- Midrange Druid’s early game has become much more consistent thanks to the Living Roots and Darnassus Aspirant. Those are things you need to have in mind on the first turns. While Living Roots aren’t a big threat, it can sometimes trade 1 for 1 with your early drops. If enemy opens with Living Roots, your best bet are Shielded Minibot or Haunted Creeper, because enemy can’t just take them out.
- Darnassus Aspirant is the most important card Druid can get at the start. As Secret Paladin, you have no way to deal with it on the turn it’s dropped unless you’ve coined out the Knife Juggler. Then you definitely want to trade. Another way to deal with it is Secretkeeper + 2 Secrets. But since you generally mulligan the Secrets away, it’s very rare to get that start. Darnassus Aspirant can snowball whole game for the Druid and you definitely have to kill it. That’s your highest priority. The sad part is that you have no clear way to do that besides Knife Juggler.
- If you have only a single 2-drop, you use it. But if you have more than 1, it’s often hard to choose. Shielded Minibot is probably the best one. It’s a well-rounded one, it can trade into Aspirant with the help of one of your 3 mana weapons and enemy won’t likely have a good way to kill it. Haunted Creeper is the safest one – you can be sure that enemy won’t get rid of it. It also has positive synergy with Knife Juggler. You can open up with the Creeper and then follow-up with Juggler. If you trade-off the Creeper, you’re going to get 2 random knife shots. Knife Juggler is the most aggressive option – it threatens most damage and it can actually trade into the Darnassus Aspirant. The problem with Knife Juggler play is that it’s the easiest thing to kill. Living Roots, Wrath or Innervate + Keeper of the Grove deals with it.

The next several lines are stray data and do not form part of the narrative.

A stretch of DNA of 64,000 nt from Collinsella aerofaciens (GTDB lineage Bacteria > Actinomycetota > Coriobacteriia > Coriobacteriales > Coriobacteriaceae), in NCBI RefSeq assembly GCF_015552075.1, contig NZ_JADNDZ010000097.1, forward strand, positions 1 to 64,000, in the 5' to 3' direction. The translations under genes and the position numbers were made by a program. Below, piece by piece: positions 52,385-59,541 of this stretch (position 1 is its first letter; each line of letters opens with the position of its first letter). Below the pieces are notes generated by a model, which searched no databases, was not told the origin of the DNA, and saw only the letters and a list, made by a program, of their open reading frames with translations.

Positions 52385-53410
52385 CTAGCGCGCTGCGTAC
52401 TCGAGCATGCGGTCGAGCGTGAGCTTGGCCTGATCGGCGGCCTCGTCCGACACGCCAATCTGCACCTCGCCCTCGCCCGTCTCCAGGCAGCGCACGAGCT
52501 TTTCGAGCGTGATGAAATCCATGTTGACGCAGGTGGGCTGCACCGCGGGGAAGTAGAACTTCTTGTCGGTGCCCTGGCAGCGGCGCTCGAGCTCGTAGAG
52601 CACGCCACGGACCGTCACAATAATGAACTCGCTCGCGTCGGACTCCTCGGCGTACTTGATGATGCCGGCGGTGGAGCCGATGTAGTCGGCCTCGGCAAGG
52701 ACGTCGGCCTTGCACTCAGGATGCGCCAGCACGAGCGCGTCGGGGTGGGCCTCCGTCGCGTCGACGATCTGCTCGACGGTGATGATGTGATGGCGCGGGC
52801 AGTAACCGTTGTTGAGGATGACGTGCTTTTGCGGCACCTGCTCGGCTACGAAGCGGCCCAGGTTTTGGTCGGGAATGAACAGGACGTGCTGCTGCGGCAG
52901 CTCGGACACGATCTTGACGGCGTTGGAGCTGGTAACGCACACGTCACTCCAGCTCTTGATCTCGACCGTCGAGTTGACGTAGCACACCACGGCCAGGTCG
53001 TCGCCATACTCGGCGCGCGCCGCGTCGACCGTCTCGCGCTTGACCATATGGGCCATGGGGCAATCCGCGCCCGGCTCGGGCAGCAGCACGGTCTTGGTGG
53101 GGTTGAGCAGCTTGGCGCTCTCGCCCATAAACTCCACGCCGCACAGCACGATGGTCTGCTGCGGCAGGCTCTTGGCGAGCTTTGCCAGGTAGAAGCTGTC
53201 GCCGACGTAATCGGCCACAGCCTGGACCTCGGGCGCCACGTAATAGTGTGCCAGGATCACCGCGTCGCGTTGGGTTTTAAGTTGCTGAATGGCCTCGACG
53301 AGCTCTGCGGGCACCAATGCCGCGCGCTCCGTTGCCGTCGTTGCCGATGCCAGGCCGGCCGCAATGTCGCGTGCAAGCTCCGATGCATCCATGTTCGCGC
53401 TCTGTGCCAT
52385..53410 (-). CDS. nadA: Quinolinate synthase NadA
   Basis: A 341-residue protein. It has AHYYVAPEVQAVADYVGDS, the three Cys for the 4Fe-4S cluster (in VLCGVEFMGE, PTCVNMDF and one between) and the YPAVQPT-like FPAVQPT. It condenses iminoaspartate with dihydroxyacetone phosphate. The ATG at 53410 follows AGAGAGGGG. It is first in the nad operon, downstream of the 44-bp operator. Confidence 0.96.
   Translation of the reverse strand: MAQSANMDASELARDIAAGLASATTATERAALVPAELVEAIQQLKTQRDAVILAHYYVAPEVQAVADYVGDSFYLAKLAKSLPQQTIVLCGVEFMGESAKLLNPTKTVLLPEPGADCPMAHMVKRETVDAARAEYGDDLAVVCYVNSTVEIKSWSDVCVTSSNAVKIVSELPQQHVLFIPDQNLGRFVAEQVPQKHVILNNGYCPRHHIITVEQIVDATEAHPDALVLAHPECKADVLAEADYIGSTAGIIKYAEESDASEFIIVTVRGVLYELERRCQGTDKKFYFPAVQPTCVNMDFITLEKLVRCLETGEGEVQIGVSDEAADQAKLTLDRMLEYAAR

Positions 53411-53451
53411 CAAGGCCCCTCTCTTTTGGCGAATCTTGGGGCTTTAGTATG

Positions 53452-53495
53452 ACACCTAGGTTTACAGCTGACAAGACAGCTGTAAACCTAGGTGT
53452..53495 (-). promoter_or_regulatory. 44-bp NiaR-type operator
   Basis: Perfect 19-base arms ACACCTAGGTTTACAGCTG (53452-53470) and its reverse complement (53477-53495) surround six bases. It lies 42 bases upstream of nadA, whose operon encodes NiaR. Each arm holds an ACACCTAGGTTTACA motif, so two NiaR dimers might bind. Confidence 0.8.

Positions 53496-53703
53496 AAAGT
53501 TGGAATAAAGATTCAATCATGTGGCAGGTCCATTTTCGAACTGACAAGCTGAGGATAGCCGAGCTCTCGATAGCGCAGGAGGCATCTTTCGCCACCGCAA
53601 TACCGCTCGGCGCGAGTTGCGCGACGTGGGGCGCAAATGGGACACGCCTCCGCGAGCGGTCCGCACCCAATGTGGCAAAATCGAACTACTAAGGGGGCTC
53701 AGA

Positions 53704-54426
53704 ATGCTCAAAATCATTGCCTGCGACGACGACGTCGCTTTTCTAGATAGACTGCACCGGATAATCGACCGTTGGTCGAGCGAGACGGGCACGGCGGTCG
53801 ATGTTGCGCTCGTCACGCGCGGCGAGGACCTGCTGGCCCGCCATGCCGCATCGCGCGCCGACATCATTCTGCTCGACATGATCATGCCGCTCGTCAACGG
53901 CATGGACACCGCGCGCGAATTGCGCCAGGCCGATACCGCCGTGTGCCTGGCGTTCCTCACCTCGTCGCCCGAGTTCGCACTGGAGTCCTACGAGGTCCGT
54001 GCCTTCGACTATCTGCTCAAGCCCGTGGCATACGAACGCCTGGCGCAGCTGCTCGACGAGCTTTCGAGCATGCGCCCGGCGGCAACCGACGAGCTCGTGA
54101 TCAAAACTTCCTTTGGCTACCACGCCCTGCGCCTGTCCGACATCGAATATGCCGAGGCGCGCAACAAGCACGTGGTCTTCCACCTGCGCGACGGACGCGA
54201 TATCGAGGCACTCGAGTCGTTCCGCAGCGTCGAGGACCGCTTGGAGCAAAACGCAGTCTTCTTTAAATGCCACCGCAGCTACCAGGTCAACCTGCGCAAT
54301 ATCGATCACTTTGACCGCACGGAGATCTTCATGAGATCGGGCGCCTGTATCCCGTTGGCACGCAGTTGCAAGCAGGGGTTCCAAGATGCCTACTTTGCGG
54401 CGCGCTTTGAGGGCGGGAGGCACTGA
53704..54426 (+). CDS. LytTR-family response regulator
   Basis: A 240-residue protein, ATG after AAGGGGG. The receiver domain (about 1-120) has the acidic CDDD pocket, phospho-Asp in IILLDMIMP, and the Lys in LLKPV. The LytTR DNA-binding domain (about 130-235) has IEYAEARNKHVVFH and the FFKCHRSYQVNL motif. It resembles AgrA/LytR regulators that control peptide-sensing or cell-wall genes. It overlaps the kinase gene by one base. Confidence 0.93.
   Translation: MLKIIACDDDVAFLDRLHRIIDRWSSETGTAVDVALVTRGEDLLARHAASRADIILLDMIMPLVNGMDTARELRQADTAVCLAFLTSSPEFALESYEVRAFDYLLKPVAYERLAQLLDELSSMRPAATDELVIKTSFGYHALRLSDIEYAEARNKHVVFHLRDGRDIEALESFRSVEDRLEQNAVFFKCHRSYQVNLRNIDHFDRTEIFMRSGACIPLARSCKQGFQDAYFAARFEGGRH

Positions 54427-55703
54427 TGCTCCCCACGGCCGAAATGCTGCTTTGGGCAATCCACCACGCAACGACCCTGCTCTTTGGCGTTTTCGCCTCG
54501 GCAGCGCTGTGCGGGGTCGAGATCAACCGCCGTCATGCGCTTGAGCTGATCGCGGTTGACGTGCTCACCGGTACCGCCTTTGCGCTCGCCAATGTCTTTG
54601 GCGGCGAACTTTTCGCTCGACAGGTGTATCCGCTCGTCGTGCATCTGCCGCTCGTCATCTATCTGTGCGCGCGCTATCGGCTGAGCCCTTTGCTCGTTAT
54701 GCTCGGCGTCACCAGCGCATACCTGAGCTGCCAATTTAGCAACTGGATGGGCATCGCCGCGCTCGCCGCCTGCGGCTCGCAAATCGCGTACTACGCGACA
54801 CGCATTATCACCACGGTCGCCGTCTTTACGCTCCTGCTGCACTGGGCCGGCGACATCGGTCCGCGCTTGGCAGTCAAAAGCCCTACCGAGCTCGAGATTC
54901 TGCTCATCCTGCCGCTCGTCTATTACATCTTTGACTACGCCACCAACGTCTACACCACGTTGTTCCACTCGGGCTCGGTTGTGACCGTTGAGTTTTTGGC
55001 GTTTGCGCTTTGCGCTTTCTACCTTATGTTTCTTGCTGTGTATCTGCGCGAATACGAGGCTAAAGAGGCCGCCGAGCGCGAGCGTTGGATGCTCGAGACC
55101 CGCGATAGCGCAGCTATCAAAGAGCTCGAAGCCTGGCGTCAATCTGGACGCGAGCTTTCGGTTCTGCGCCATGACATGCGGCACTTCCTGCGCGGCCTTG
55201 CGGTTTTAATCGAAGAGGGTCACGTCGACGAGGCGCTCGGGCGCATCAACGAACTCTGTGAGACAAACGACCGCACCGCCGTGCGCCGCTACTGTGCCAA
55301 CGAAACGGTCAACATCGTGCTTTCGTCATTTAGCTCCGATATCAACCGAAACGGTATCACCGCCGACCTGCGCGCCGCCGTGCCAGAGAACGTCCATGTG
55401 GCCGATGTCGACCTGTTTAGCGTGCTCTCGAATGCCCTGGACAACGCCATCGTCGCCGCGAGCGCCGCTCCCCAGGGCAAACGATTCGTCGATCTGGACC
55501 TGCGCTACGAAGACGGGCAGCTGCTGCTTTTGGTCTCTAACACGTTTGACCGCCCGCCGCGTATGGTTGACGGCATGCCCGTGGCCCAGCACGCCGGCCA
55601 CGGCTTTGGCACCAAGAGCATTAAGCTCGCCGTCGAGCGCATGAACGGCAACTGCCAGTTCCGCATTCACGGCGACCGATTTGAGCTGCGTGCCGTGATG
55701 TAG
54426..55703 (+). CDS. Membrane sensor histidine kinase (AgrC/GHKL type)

- Talking about Innervate – that’s a second card that can snowball Druid’s early game. This time you can’t really do anything about it. Two worst things that can happen are probably Innervate + Keeper of the Grove on your Knife Juggler or just Innervate + Druid of the Claw. It’s hard to deal with those so early in the game – the first one just gets a free kill and can trade for the rest of the board and the second one is almost impossible to kill because of the 6 health. If he Innervates something, try to kill it in the most efficient way. It should get easier on turn 4, where you get the access to Blessing of Kings or Truesilver Champion. If you run Equality (which is great in this particular matchup) it might also get value here – killing that 4/6 Bear is very important.